The Casual Gardener: Beautiful witch hazel offers plenty of midwinter magic

In deep mid-winter few things are as bright as the witch hazel...

Witch Hazel (Hamamelis) – its very name evokes something out of the ordinary

WITCH hazel… Even the name itself evokes something out of the ordinary and supernatural. It's said that the early European settlers in North America gave it the name after recognising its healing qualities, especially for bruising and skin complaints.

The witch hazel is also employed in the ancient art of water divining or dowsing, where a Y-shaped branch in the right hands can be used to locate water below ground. Then again, perhaps somebody's just got the wrong end of the stick, so to speak, as another theory is that the ‘witch' component may come from the middle English ‘wiche', meaning pliable, nothing whatsoever to do with the dark arts.

But there is undoubtedly something magically alluring about the witch hazel – or Hamamelis – a winter-flowering shrub, whose spicy, citrus scent and spidery flowers on leafless branches in yellow, orange and reds appear incongruous at this time of year.

Traditionally these shrubs were planted in shady woodland, but witch hazel is as versatile as it is beautiful. Put it at the back of a wide border to add height, as well as winter and autumn colour from flowers and foliage. It's great as a specimen plant, or planted in groups. They're fully hardy and tolerate a range of typically encountered garden soils, even over chalk if the soil is deep enough and has plenty of organic matter added – or safer still on alkaline soil is in a large tub of ericaceous compost.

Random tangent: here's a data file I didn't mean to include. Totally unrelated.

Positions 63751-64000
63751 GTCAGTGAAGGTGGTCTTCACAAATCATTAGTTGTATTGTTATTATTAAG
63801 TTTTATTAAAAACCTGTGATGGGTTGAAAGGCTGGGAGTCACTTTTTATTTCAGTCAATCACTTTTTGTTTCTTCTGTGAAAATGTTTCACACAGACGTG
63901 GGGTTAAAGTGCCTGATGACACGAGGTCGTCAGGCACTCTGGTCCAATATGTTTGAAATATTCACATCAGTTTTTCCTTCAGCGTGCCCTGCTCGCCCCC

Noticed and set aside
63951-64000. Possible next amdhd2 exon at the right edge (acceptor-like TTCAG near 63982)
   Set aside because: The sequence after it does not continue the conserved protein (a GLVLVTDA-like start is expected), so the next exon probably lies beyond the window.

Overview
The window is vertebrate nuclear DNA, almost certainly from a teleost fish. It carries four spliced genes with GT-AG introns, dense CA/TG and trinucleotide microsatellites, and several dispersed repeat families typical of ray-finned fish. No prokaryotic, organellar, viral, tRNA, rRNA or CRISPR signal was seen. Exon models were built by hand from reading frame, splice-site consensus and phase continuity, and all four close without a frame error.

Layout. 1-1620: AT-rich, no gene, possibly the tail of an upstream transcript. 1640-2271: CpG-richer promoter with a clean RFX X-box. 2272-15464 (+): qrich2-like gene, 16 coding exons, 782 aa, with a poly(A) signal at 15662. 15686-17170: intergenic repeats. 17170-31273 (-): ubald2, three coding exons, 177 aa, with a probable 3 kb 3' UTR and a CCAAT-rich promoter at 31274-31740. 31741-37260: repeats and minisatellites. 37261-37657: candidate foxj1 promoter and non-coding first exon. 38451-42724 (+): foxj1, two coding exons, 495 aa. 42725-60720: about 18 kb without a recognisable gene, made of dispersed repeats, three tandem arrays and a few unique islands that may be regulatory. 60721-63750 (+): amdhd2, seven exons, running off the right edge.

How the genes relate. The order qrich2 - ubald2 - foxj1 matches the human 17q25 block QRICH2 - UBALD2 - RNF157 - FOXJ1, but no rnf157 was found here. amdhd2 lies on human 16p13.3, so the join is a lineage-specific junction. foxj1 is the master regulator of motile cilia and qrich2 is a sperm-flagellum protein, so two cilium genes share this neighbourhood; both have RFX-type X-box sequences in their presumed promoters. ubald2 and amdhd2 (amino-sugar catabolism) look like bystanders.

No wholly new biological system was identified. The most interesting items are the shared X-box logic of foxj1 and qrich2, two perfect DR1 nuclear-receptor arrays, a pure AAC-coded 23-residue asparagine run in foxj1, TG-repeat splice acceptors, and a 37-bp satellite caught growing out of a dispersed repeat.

Full sun or partial shade is fine, provided there is some protection from winds, though the former is preferable for maximising flowers. It's important to keep shallow roots cool and mulching around the base of the plant is an easy way to achieve this, but be sure to leave a gap of 2-3 inches around each stem. Apart from this, maintenance is minimal, just a tidy up with a minimal prune in late winter to keep the shape you want.

In small gardens, where growth needs to be checked, it's recommended to prune witch hazel immediately after flowering. Cut back last summer's shoots, leaving only two or three buds. This will keep the plant more compact as well as more floriferous by promoting spur growth.

They'll never grow too big, however, maxing out in a loose fan shape of roughly 10ft x 10ft.

When seeking out preferred varieties, it's best to start with those boasting the Royal Horticultural Society's (RHS) Award of Garden Merit (AGM) – the experts' seal of approval for any plant.

Hamamelis mollies ‘Wisley Supreme' for some reason hasn't (yet?) been deemed worthy of a coveted AGM but its yellow January flowers and heady scent mean it's definitely worth investigating.

The hybridization of Hamamelis japonica from Japan and Hamamelis mollis from China has created Hamamelis × intermedia and resulted in some rather unusually coloured cultivars. Check out Hamamelis × intermedia 'Aphrodite' AGM, with vibrant orange sweetly scented flowers from January to March and a buttery yellow autumn colour.

Or the subtly scented Hamamelis × intermedia ‘Diane' AGM, which is said to the best red flowered witch hazel, retaining its blooms through midwinter. As well as its red blooms which contrast fabulously with the bare branches of the plant, also delivers stunning autumn colour as the leaves turn orange and purple.

Hamamelis × intermedia 'Vesna' AGM has hanging deep orange-yellow flowers and strong autumn foliage, while Hamamelis × intermedia ‘Jelena' AGM has beguiling coppery orange but little or no scent.

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